RINKER ON COLLECTIBLES —
Column #1193 Copyright © Rinker Enterprises, Inc. 2009
I have a copy of Thomas Nast’s
Drawings for the Human Race.
The title page reads: “
Nast (1840-1902), a political cartoonist who worked primarily for
is largely responsible for the modern-day image of Santa Claus.
Instead of the
Nast left Harper’s Weekly in 1886 at a time when he was experiencing financial difficulties due to failed investments. In 1889, Nast gathered together the Christmas drawings he did for Harper’s Weekly, added some new drawings, and published the collection as Christmas Drawings for the Human Race. Harper’s retained the copyright. Over the years, the five Nast children served as models in some of the drawings. The book was released during the Christmas 1890 season. It was a success and helped Nast resolve his debts.
When Nast left Harper’s, he tried his
hand at oil paintings.
His efforts received a lukewarm reception.
In1901, President Roosevelt, a
patron on the arts, appointed Nast as Consul General in
I was not able to find any reference to copies of Christmas Drawings for the Human Race that had an 1890 copyright page. It is common for copyright dates to differ from printing date. I did find two cover variations. Your book has a value between $900.00 and $1,000.00.
I recently purchased a letter opener that appears to be
from the 1910 New Orleans Mardi Gras.
It has a relief image of King Rex at the top and
“Rex 1910” at the bottom.
It is 10 1/2in in length and appears to have some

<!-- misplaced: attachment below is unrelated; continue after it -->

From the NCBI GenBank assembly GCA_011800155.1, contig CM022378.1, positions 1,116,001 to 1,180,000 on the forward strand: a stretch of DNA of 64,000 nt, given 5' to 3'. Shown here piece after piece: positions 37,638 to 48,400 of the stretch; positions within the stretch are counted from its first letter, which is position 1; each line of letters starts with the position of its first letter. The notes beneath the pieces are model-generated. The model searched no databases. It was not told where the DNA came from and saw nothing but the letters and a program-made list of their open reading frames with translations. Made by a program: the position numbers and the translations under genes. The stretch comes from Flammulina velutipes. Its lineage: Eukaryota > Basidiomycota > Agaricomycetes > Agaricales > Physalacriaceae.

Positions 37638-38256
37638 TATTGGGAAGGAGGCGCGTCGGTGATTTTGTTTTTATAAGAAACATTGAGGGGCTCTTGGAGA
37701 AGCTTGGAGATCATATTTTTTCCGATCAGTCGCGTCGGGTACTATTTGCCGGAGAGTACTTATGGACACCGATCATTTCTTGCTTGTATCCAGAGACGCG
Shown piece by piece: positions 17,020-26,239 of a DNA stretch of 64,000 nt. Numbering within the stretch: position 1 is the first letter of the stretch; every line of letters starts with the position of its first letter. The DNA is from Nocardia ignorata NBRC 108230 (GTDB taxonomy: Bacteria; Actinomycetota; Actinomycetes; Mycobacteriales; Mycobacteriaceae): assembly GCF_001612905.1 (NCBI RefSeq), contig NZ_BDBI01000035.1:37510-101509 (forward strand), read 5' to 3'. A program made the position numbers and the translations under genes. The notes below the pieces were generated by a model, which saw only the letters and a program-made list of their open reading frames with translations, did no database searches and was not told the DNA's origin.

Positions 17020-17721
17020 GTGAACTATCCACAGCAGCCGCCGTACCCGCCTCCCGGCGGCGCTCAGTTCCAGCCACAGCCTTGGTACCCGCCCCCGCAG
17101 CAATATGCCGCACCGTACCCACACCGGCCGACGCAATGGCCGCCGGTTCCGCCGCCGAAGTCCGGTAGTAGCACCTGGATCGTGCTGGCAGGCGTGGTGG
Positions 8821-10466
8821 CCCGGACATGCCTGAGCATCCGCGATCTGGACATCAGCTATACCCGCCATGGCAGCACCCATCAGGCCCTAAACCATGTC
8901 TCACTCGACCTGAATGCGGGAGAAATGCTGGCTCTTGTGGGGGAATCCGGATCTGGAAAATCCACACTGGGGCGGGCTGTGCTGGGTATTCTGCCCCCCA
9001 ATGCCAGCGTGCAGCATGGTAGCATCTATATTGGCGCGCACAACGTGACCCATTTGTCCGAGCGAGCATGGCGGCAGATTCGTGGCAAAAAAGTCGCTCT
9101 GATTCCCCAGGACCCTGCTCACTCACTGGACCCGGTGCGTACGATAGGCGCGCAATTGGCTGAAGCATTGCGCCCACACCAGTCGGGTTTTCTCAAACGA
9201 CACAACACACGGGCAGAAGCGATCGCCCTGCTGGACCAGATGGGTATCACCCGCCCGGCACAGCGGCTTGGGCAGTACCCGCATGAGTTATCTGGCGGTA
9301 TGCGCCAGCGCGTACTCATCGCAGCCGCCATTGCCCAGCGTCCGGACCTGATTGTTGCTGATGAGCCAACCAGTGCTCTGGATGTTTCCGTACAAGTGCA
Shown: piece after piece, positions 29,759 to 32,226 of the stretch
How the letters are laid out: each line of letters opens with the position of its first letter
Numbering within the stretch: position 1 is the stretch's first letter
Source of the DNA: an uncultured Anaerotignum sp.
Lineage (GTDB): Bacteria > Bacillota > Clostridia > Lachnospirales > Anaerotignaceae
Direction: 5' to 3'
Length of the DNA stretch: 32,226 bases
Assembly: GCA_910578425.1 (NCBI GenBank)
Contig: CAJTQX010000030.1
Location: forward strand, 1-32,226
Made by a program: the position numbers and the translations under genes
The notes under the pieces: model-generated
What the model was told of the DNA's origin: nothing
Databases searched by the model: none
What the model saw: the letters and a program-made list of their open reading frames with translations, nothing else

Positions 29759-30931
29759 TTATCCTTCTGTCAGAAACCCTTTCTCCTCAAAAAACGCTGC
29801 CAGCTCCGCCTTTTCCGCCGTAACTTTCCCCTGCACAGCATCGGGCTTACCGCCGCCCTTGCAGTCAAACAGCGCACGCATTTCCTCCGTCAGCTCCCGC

type of gold plating.
What can you tell me about it? – FS,
ANSWER: Your letter opener is a Rex souvenir from the 1910 New Orleans Mardi Gras. I found several identical examples that had been offered for sale while searching the Internet. Hence, the letter opener is a common rather than scarce item.
There appears to have been several variations. One reference described the letter opener as made from brass. Another indicated that it was gold plated. The pictures that accompanied your e-mail suggest it was made from base metal and then plated. Examples where the plating survived are worth more than those on which the plating has been lost.
New Orleans celebrated Carnival and “Boeuf Gras,” the giving up of flesh for Lent, from the earliest days of the town’s founding. In 1857, a group formed the Mistick Krewe of Comus, and staged the first nighttime parade. In 1872, Rex was introduced in attempt to bring order to the street parades and honor the Russian Grand Duke Alexis Romanoff who was visiting the city. Rex, whose motto is “Pro Bono Publico” (for the public good), staged the first day-time parade. Initially, Rex rode a horse. The first Rex Ball, a costume but non-mask affair, was held in 1873.
Purple, green, and gold, the colors of Rex, are the official colors of Mardi Gras. Rex arrives in the city on Lundi Gras (Fat Monday) aboard a barge. His meeting with King Zulu marks the official start of Carnival. On Mardi Gras day, King Rex received the keys to the city.